“I am boring,” a Japanese student a few years ago would tell me repeatedly. Actually, she was anything but. She meant she was bored.
Adjectives like boring and bored are often confusing to international students. They and many other English language-learners are confused by such participial modifiers — that is, adjectives that originate as participles. Such confusion is, across the board, one of the most common problems I encounter among students around the world, no matter what their native language.
What are participles? you may be asking. Even if you don’t know that grammatical term, you probably use them successfully all the time. They are the verb forms used with an auxiliary, or helper verb, to indicate the tense of the action. Participles come in present, the -ing form of the verb (Am I boring you? No, but you’re confusing me) and past. When you memorize a verb’s three basic forms — for example, regular verbs like walk, walked, walked or irregular ones like go, went, gone — the first is the base verb or simple present, the second simple past and the third the past participle.
When used as adjectives, participles follow a very simple rule: use the -ing form for what is performing the action and the -ed form for the recipient of the action. So a class, a book or a movie may be interesting or boring. You are interested or bored.
Some illustrations from J-school writing, the first from another Asian student:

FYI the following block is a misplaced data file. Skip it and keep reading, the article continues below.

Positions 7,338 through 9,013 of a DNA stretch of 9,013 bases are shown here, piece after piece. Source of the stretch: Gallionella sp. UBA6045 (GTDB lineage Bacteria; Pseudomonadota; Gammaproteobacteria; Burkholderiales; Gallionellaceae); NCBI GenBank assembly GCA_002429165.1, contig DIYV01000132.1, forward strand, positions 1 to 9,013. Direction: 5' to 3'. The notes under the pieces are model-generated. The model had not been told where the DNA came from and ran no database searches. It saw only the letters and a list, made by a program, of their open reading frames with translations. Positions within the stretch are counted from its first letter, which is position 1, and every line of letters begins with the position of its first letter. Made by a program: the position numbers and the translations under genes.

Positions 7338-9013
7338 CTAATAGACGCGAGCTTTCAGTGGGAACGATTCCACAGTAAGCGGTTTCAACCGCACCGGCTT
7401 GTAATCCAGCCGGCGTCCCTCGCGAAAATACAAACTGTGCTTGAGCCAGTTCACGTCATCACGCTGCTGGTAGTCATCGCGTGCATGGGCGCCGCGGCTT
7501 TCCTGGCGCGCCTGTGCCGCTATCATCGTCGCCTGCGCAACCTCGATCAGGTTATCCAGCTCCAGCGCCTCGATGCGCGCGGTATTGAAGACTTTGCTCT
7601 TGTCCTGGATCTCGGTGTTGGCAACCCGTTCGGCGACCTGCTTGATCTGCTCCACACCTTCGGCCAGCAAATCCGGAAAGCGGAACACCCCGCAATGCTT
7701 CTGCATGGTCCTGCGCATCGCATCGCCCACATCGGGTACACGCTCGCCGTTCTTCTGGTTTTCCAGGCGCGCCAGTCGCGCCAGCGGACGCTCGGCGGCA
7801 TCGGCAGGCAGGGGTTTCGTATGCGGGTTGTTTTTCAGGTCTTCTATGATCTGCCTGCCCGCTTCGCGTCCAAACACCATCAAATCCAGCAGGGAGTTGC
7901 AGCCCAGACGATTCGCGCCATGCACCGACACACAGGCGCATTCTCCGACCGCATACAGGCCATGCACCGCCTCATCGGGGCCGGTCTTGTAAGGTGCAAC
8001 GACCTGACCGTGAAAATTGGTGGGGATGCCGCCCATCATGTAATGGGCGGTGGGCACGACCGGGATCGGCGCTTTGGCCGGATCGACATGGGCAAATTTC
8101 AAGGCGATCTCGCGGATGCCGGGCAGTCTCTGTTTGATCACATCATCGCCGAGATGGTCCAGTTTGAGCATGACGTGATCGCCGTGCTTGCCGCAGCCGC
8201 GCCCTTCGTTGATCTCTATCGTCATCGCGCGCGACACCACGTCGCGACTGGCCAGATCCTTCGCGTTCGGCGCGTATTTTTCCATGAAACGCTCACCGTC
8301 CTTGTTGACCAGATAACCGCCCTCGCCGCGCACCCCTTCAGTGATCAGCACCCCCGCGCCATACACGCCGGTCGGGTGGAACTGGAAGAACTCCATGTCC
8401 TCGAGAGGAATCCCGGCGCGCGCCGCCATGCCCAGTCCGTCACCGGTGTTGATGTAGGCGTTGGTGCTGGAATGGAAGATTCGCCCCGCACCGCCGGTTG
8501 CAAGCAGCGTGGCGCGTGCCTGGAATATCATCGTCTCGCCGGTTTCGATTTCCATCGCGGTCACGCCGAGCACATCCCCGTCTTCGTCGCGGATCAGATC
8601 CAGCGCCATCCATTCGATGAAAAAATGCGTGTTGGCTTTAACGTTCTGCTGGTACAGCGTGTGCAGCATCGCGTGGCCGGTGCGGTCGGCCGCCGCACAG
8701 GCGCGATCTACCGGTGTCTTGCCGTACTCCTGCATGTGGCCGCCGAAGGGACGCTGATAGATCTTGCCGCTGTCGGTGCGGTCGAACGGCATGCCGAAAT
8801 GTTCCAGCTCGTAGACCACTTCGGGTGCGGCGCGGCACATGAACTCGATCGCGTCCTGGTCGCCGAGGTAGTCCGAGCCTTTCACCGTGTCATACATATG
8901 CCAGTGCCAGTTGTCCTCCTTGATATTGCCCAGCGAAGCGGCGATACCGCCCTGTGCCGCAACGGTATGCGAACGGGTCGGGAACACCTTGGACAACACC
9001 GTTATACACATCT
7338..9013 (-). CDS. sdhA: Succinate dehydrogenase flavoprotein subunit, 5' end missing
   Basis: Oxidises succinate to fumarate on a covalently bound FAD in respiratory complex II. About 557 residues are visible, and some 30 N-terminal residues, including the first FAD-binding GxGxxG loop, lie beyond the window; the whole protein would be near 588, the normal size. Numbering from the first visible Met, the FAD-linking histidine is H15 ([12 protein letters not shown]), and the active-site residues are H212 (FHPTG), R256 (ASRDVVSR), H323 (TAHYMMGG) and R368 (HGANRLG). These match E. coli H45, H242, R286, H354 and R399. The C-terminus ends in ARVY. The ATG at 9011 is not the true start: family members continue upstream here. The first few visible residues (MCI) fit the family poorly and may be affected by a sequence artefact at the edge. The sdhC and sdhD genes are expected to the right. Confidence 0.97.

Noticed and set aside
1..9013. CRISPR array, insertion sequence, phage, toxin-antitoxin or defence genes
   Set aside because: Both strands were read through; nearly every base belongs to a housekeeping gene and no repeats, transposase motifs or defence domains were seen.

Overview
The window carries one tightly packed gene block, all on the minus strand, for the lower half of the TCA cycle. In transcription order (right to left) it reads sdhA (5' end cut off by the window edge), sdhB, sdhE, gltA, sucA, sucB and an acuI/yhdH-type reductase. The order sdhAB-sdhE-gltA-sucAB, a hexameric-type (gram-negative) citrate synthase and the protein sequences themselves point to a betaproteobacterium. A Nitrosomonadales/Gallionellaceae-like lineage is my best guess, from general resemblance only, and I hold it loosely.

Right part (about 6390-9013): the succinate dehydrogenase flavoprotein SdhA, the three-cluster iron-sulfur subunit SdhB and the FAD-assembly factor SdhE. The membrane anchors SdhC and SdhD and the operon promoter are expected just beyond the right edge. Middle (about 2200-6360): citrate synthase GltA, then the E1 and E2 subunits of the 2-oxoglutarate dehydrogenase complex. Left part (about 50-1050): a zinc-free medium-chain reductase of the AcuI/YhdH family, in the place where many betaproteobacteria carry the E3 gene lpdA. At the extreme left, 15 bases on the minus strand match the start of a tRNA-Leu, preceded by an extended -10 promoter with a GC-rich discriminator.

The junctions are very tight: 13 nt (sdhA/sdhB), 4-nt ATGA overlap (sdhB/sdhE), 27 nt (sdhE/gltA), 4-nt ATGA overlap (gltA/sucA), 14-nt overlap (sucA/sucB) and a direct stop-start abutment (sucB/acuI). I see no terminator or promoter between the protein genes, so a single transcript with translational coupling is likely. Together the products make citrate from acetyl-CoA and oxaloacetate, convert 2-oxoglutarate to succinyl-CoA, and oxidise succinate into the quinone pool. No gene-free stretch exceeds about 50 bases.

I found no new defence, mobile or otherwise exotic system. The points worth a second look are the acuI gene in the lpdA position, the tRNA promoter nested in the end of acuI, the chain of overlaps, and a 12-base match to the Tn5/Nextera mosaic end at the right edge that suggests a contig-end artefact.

I can see an endless number of outfit pictures and outfit combinations from Instagram and Pinterest and then I put the interested products and clothes on my online wish list.
No, the products aren’t interested; the writer is. The products are interesting.
Similarly, a student in the Spanish master’s program wrote:
One interested issued is that the total number of juveniles in court did not go up dramatically.
She, too, meant interesting.
That same student wrote in another story:
According to a statement given by Bellino in 2016 to Agencia Pública, a Brazilian publication specialized in investigative reporting, it was he who presented the Puerto Maravilla project to Trump.
No, Agencia Pública is a publication specializing in investigative reporting. A Brazilian student who wrote that she had worked in Japan for a newspaper specialized in Japanese Brazilians also meant specializing.
By now I may be boring you by repeating the same adjectives too many times, but the rule holds for just about any participle that makes sense as an adjective. (Not all do. Past participles of transitive verbs — the beaten path, the forgotten man — tend to work better as adjectives than intransitives like the bled wound. And some adjectives are derived from past participles rather than the participles themselves — for example, a shrunken head, even though the past participle of shrink is shrunk. But: a drunk driver.) As a Chinese student wrote:
I have come back very late this afternoon. It’s an exhausted trip!
No, he was exhausted; the trip was exhausting. And so is mastering English.